4 mobility in Britain had been steadily declining over the past decade and that currently children from middle-class homes are 50 per cent more likely to stay in education after 16 than their working-class counterparts. More recently, research by the Sutton Trust has found that elitism is even more entrenched in English society than it was twenty years ago, leading Peter Wilby, former editor of the New Statesman to argue that the conditions that allowed post-war social mobility have disappeared in contemporary society (Wilby, 2006, p. 30). I want to argue that these findings are more than an indictment of current government policy, they represent the way things have always been. Despite the advent of state schooling for all in 1870, social class, as Tawney astutely pointed out in 1912, is the hereditary curse of education. Social class injustices have never been adequately tackled within education. Even the ILEA (Inner London Education Authority), the bastion of Equal Opportunities in Education throughout the 1970 and 1980s, never managed to produce guidelines on social class to accompany its impressive documents on race and gender (ILEA, 1985; 1986). One area of education where there is a pronounced movement to alleviate social class injustices is widening access and participation. Yet in this area, lack of informed knowledge of the problem plus a failure to tackle the injustices where they arise, much further down in the schooling system, has meant that the vast majority of gains have gone to the middle not the working classes (Callender, 2004; Reay et al., 2005). As Blanden et al. (2005, p. 231) conclude from their longitudinal study of HE expansion, widening participation has disproportionately benefited children from middle-class families. Similarly, most commentators on the 2006 White Paper on Education which proposes reforms that will give all schools more control over their admissions have pointed out that such measures will increase rather than diminish social segregation, leaving working class students stranded in predominantly working class schools (Taylor, 2006; Webber and Butler, 2006). The prevailing fallacy for much of the past two decades has been that schools can make all the difference necessary. The school effectiveness and improvement movement was hegemonic long enough to have a number of lasting effects (Schostak, 2000). The focus was to be on teachers and within school and particularly within classroom processes. If we can only make teachers good enough, equip them with sufficient skills and competencies then the wider social context of schooling is seen as unimportant. The contemporary wisdom has been that teaching and learning is improved by concentrating almost 291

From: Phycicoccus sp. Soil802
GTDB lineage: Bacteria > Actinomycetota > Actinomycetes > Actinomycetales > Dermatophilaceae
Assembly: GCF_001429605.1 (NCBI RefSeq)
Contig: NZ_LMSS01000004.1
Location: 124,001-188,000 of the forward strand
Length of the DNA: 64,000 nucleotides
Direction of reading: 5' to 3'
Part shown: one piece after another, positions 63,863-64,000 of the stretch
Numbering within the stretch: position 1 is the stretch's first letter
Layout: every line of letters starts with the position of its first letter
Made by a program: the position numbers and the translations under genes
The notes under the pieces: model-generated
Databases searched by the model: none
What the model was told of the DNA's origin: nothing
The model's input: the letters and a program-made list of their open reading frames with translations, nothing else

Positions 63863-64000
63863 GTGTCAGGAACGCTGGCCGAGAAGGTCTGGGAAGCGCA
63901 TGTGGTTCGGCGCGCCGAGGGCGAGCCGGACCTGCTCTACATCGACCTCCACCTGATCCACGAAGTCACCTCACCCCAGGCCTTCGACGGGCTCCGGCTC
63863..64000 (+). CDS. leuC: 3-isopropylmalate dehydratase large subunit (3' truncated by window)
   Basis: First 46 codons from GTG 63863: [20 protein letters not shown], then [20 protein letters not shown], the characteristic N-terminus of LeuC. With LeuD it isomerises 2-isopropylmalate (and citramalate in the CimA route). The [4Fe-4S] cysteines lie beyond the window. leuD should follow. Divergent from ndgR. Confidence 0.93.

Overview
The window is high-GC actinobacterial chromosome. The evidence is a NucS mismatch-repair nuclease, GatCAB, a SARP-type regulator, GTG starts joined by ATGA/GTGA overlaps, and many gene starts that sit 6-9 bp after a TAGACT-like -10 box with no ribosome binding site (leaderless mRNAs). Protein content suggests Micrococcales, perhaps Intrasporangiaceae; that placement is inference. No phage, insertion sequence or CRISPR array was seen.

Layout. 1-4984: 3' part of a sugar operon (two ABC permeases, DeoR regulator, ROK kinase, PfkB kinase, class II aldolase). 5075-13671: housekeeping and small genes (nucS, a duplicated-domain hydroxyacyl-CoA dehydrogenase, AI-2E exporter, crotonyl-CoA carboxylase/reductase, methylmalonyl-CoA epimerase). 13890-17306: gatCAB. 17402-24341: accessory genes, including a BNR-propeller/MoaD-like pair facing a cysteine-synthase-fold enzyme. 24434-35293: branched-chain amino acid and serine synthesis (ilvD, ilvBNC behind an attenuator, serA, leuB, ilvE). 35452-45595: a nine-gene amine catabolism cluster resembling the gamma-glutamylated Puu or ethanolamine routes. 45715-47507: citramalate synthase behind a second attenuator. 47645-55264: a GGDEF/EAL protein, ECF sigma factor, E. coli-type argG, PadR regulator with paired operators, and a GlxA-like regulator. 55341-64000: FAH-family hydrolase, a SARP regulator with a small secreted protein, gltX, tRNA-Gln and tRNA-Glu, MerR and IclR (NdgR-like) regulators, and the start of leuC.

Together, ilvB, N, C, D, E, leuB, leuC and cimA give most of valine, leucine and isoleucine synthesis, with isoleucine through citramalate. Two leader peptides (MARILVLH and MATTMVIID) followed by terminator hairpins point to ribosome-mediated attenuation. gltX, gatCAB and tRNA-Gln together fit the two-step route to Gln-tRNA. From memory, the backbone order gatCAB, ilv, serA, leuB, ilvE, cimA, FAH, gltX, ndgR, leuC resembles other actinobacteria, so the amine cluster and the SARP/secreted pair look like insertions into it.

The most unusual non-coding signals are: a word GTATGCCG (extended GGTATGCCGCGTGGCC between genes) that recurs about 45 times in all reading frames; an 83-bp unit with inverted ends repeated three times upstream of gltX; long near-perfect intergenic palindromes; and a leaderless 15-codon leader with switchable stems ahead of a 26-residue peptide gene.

5 entirely on concerns about teachers subject knowledge and pupil performance, both of which are seen to be de-situated (Macdonald, 2000). This has been a paradoxical process of, on the one hand, surveillance and prescription in which teachers have been reduced to technicians and divested of much of their earlier scope for autonomy and initiative in relation to pedagogy and curriculum, and on the other investing them with impossible powers of transforming educational failure into success without any of the knowledge and understanding that is necessary before they can even begin to make a small headway into an enormous problem. In contrast, Pat Mahony and Ian Hextall s (2000) insightful analysis shows that the complex relationships and practices inside schools and classrooms require knowledges, approaches and a reflexivity that goes far beyond the skills and competencies approach to teacher training. Teachers do not simply deliver the National Curriculum and enact a positive discipline policy, they also confront contextual circumstances such as dilemmas over levels and distribution of resources, acts of violence and aggression, complex patterns of interpersonal and group relationships, power struggles for control and dominance, disputes over achievement, and issues about what constitutes really useful knowledge for different groups of students. All these multi-faceted dilemmas facing teachers are imbued with gender, ethnicity and social class. 4. NEW PARADIGMS, OLD PROBLEMS: A BRIEF HISTORY OF SOCIAL CLASS IN EDUCATION Was it possible that the children of the working class, however fortunate, however plucky, could hold their own later with those who in the formative years drank deep and long of every fountain of life? No. It s impossible. Below every strike, concealed behind legislation of every order, there is this fact the higher nutrition of the favoured few as compared with the balked childhood of the majority. Nothing evens up this gross injustice. (Margaret McMillan, 1912) Andy Green (1990) in his survey of the rise of education systems in England, France and the USA singles out England as the most explicit example of the use of schooling by a dominant class to secure hegemony over subordinate groups. He argues that the growing middle-class commitment to working-class education in the late eighteenth and early nineteenth centuries was different in every conceivable way from their ideals in middle-class education... it was 292